Your Credit Score Affects Your Mortgage Rate

    Your Credit Score Affects Your Mortgage Rate

    Your credit score holds major influence in your interest rate. The better your score is, the better your interest rate will be. It also goes without saying that a high credit score can give you better chances of getting a home loan. Buyers with a FICO score of 620 and below, can still get a mortgage, but will be in for a rough ride.

    Based on myFICO, a borrower with a FICO score between 680 and 699 trying to borrow $200,000 in South Carolina would have qualified for a 4.569 percent rate on a 30-year fixed mortgage, resulting in a $1,022 monthly payment. In comparison, a borrower with a FICO score between 620 and 639 would have qualified for a 5.759 percent rate, resulting in a $1,168 monthly payment. That’s $52,813 difference on interest payment.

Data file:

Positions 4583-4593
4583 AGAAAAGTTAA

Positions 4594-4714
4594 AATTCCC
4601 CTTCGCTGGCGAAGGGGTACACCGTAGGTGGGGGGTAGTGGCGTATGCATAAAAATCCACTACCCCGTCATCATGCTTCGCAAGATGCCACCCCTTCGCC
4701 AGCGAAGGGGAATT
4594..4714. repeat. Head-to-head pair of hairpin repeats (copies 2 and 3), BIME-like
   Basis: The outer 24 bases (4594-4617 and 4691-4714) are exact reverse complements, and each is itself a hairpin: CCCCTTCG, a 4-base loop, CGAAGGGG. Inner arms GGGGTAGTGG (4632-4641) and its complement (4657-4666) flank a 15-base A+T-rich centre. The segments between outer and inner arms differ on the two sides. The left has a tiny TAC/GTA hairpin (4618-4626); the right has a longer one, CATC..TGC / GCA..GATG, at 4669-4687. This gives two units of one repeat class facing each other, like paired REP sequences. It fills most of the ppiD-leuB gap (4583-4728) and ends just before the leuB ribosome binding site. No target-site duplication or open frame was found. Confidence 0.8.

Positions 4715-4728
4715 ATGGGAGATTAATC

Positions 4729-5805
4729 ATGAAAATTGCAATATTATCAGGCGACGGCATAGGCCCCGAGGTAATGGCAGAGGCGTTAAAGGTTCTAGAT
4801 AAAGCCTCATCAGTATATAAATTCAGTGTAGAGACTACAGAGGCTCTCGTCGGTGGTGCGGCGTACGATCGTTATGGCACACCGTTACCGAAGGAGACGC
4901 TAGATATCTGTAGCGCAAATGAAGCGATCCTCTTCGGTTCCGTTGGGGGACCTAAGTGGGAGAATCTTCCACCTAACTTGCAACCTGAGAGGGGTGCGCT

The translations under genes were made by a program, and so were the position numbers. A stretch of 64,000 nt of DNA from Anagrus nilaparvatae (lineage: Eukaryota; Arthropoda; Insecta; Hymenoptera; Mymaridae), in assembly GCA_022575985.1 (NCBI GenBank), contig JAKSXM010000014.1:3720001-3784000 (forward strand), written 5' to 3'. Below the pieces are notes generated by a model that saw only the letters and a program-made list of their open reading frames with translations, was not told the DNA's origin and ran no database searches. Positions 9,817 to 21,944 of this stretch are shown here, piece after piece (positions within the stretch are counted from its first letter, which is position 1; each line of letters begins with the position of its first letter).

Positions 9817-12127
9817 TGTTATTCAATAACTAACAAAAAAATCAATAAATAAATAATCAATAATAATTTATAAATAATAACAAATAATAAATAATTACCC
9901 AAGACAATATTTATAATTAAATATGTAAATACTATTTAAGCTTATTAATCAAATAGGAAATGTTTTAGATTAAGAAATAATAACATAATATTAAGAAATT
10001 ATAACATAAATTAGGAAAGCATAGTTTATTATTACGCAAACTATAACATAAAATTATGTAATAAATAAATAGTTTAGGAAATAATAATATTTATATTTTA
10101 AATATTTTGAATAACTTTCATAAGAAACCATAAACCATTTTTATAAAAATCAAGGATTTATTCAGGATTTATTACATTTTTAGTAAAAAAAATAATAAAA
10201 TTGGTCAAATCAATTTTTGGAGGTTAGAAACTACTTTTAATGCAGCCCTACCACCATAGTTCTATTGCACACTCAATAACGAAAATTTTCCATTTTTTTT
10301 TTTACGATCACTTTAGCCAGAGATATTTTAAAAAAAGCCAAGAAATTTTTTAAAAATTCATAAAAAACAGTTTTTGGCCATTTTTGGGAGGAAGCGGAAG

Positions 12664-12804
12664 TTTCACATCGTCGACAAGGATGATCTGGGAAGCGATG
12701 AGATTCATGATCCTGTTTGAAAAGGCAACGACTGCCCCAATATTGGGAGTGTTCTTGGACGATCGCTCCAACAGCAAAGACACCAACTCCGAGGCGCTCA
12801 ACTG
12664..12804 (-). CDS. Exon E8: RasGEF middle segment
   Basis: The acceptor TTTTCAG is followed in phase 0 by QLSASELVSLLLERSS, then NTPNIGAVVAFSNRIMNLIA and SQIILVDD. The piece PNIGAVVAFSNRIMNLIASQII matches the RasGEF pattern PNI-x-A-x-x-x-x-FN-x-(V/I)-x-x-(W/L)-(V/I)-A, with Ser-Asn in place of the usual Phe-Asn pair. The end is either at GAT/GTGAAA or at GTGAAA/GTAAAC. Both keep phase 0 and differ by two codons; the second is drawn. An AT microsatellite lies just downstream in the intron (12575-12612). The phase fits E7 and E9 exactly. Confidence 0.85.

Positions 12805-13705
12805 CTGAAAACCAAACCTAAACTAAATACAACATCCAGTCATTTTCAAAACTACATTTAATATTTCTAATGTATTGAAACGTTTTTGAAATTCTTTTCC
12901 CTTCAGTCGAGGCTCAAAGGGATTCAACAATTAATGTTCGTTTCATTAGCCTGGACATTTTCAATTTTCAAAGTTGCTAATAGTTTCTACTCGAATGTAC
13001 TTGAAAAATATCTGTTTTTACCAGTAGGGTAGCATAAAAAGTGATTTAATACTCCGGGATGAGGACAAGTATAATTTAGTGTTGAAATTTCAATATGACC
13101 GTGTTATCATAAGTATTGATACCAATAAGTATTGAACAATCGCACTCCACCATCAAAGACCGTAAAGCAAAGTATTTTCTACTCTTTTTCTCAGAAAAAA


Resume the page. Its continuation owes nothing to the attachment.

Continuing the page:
Credit Score APR Monthly Payment Total Interest Paid
    760-850 4.17% $975 $150,833
    700-759 4.392% $1,001 $160,208
    680-699 4.569% $1,022 $167,771
    660-679 4.783% $1,047 $177,020
    640-659 5.213% $1,100 $195,938
    620-639 5.759% $1,168 $220,584
    Source: MyFico.com Loan Savings Calculator; rates based on South Carolina averages, assumes $200,000 loan principal, 30-year fixed-rate mortgage.

     

    While a not so good credit score can impact the interest rate you’ll pay on your mortgage, it doesn’t have to be a roadblock to reach your goal of buying a home. You can still get a mortgage. You’ll just have to put in more effort to improve your score or put down more money.

    If you do not have the minimum credit score to buy a home and you need to buy a home in the near future, you can improve your credit score in 6-12 months by following these tips. Work on improving your credit score as soon as you can since it can take a few months to see improvement in your score. Make sure you stay current on your payments, pay off your debts, check your credit report for errors and dispute them if you found inaccuracies.

     

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